In recent weeks, many Americans have been astounded by the hatred some of their compatriots seem to harbour towards people of colour, immigrants and anyone else who seems different. But as a woman who is regularly trolled for sharing her opinions, I have long understood that our country has a harrowing problem with hate.
I’m a professor and I write about one op-ed a week, typically for CNN Opinion and Bloomberg View. My commentary focuses on politics and communication, so I’ve written about everything from how President Donald Trump
can communicate more effectively to why Cynthia Nixon should run for governor of New York.
The abusive emails and tweets I receive in response aren’t voluminous — they clearly come from a small fringe of my readers. But three things about them trouble me, and suggest trouble for the country.
First is the issue of gender. Although it’s difficult to confirm someone’s identity on the basis of an email alone, it appears that almost all of my hate mail comes from men. For example, more than 90 per cent of these messages come from senders with traditionally male names. They often contain other cues that lead me to suppose the writers are men. For example, one Lee W signed his vitriolic missive with “husband, father and grandfather”.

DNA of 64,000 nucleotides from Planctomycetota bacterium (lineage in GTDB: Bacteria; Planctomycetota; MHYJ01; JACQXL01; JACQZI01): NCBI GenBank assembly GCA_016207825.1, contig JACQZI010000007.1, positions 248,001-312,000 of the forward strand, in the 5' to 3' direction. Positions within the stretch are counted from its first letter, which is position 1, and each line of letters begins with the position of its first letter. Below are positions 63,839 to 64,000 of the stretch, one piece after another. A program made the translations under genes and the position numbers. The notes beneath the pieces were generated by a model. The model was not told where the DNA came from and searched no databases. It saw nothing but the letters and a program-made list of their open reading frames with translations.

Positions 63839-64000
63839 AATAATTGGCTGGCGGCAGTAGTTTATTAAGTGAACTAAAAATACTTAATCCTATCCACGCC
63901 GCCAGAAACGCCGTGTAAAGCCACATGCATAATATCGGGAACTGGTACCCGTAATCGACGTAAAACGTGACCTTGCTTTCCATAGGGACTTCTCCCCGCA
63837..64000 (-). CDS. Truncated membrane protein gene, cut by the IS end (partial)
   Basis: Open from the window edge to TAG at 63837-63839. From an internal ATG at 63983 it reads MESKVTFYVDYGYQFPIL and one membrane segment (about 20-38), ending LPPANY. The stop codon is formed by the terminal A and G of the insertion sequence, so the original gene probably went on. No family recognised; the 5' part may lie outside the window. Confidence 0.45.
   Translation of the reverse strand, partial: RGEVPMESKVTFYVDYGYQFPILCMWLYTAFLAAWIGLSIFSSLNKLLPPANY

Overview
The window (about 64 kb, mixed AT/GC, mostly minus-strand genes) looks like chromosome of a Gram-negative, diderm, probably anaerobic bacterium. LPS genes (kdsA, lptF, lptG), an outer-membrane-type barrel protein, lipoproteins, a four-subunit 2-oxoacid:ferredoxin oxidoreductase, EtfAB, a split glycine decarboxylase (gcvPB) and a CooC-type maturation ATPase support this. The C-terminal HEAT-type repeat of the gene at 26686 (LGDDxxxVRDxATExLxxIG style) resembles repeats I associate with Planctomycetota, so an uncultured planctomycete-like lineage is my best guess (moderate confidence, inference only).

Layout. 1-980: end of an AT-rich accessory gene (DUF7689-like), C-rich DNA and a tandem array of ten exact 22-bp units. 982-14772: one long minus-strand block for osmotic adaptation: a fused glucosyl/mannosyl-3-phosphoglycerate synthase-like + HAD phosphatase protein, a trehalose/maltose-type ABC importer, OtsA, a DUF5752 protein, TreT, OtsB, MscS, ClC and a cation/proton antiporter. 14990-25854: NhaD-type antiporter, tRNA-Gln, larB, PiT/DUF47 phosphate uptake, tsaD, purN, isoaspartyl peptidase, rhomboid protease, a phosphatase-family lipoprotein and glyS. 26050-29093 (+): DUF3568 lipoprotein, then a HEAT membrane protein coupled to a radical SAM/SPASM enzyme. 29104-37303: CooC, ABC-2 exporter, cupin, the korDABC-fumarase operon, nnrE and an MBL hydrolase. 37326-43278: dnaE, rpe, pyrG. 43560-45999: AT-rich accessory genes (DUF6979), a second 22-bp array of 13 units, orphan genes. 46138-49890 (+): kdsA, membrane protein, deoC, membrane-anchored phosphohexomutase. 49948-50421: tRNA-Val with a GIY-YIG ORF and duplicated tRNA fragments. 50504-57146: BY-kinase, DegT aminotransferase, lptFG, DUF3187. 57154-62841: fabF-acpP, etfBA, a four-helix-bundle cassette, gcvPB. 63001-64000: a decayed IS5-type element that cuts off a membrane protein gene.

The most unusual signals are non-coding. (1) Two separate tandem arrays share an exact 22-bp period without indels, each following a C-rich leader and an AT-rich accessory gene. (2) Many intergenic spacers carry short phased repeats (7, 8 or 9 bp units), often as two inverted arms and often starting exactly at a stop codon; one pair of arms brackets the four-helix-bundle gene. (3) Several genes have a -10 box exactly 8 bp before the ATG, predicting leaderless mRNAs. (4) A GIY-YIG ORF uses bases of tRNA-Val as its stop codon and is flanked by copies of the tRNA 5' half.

And the language they use is rife with sexist slurs. As an example, when I criticised Trump
in a CNN op-ed for commenting on the French first lady’s body, a Henry O in Cleveland wrote, “I’m sick of women or their pansy men who get offended over comments or jokes that they judge to be ‘offensive’. Screw you, bitch.”
My experience is hardly unique: Research confirms that female writers get more cruel feedback than men. When The Guardian commissioned a study of the comments posted by their readers last year, its conclusion was clear: “Articles written by women attract more abuse and dismissive trolling than those written by men, regardless of what the article is about.” Eight of the 10 writers who received the most abuse were women, even though the majority of the paper’s regular opinion writers were men. (This same pattern repeats with race: Although most of the male Guardian writers were white, the two men who received the most abuse were black.) And while women are disproportionately targeted by trolls, men are more likely to be trolls, researchers have found.
The second thing that troubles me is that hate mail usually doesn’t contain counterarguments. Writers almost never try to explain why they believe I’m wrong; instead, they attack me personally. (I sometimes need to reference Urban Dictionary to understand the earthy phrases they use.) For example, after I wrote commentary for CNN arguing that Fox News should have fired host Bill O’Reilly when allegations of sexual harassment
against him were first raised, a Greg V emailed, “I bet... you would be praying to have a famous rich guy call you hot anything.”